I had a theory that Duke Nukem Forever (and Bullestorm as its contemporary) was going to change the way we viewed game censorship. As an anti-censorship advocate, I’m in favor of games getting crass, violent, and juvenile in some cases. It’s the only way that certain concepts can stop being taboo for more serious discussion down the line. This is a year we saw video games defended by the U. S. Supreme Court as a valid form of free expression. The fact that we can have a game like Saints Row: The Third (where I am currently watching my husband run around a fully-rendered city beating people to death with a plastic penis) exist, without daily complaints from the likes of FOX News about its content, means we can also have games like don’t take it personally that discuss real issues of privacy and technology in an adult way. Video games are still awkward and often-unaccepted; this year someone thought “teabagging” a developer during an awards show was funny. In that, DNF represents us, like it or not. But I believe that we’re going to get more diverse, more versatile, in the upcoming years. Things people seem to hate have a part in that. Facebook has a part in that, and so do games like Duke.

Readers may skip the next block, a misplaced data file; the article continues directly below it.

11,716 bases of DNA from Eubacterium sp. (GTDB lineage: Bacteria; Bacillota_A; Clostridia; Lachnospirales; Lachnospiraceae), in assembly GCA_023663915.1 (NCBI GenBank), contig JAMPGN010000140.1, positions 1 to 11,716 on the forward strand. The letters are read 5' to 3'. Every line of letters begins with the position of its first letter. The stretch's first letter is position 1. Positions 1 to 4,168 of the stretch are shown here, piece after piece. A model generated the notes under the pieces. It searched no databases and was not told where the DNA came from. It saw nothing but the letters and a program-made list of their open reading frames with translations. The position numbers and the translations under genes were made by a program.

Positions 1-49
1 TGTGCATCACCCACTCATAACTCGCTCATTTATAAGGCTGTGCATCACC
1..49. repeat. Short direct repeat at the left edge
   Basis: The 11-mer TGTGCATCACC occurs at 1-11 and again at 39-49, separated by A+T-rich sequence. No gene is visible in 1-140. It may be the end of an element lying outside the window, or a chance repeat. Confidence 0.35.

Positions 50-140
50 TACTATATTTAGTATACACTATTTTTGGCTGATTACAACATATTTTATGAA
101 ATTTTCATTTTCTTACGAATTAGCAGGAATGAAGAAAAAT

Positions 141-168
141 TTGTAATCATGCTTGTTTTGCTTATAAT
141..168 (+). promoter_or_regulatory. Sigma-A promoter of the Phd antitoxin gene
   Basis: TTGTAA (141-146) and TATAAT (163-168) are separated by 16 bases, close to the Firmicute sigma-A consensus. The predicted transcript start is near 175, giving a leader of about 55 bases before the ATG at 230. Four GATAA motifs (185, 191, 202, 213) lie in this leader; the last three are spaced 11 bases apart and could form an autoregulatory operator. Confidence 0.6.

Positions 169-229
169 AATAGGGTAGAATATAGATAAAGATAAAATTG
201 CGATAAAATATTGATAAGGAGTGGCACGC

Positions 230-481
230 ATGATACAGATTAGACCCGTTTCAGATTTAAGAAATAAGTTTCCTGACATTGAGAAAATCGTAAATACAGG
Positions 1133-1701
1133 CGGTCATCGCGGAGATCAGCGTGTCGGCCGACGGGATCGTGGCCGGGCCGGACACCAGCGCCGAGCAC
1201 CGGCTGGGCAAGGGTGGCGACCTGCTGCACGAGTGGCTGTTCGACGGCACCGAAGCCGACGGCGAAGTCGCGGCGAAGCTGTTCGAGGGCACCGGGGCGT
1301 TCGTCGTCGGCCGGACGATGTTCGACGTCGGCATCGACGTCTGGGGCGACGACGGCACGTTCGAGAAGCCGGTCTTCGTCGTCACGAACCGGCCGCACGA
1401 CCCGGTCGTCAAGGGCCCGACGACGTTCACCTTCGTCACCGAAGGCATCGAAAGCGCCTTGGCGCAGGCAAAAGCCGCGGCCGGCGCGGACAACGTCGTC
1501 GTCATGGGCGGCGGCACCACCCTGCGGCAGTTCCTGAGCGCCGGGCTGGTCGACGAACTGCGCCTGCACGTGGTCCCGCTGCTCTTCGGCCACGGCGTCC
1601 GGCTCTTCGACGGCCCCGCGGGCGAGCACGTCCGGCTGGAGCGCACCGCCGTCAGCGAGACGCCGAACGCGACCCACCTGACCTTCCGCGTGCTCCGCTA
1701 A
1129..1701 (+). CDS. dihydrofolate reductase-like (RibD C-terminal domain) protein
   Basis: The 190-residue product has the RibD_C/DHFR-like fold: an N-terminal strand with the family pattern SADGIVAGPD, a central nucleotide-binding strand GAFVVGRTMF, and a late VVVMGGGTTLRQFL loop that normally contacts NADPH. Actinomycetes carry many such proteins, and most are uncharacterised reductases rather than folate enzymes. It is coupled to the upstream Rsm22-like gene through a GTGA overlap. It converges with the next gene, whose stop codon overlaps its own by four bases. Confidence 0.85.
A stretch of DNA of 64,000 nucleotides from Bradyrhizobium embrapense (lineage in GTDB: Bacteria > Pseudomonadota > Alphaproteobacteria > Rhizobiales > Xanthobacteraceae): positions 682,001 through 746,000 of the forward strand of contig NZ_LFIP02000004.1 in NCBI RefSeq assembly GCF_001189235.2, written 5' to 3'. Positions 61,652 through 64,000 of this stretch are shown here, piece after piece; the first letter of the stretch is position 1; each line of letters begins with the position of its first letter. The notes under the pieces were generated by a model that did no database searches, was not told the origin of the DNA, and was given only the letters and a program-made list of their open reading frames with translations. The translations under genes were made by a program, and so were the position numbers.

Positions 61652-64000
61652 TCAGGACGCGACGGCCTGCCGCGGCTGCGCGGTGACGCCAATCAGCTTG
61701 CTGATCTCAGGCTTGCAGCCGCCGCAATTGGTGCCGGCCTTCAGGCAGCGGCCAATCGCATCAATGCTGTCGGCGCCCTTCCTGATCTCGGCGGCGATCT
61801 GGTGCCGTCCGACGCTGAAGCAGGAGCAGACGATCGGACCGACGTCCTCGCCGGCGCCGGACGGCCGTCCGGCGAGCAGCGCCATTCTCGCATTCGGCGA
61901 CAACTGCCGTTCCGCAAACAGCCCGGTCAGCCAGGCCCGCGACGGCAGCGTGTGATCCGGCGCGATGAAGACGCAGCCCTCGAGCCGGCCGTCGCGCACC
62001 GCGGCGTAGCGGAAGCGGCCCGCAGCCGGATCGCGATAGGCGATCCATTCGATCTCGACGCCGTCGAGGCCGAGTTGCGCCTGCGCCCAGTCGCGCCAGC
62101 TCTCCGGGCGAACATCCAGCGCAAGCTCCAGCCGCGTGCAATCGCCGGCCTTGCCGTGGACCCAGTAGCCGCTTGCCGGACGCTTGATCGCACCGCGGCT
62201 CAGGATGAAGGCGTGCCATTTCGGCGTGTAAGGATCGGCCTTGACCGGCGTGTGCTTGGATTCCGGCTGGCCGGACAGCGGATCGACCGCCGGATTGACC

Duke Nukem Forever has a message about video games as an authorial creation. Some of the design choices in the game seem baffling, but make sense if you understand the process by which the game was created. If we view games as art (let’s discuss if we should, let’s discuss if that question is even worthwhile to ask, circle, circle back, etc.), then we can acknowledge that some pieces of artwork are more about the process of their creation than about the final work. Such with DNF. The context of the development is absolutely necessary to understanding the work, and coming in to the game it’s well-expected that, in fact, you do understand what needed to happen for it to be made.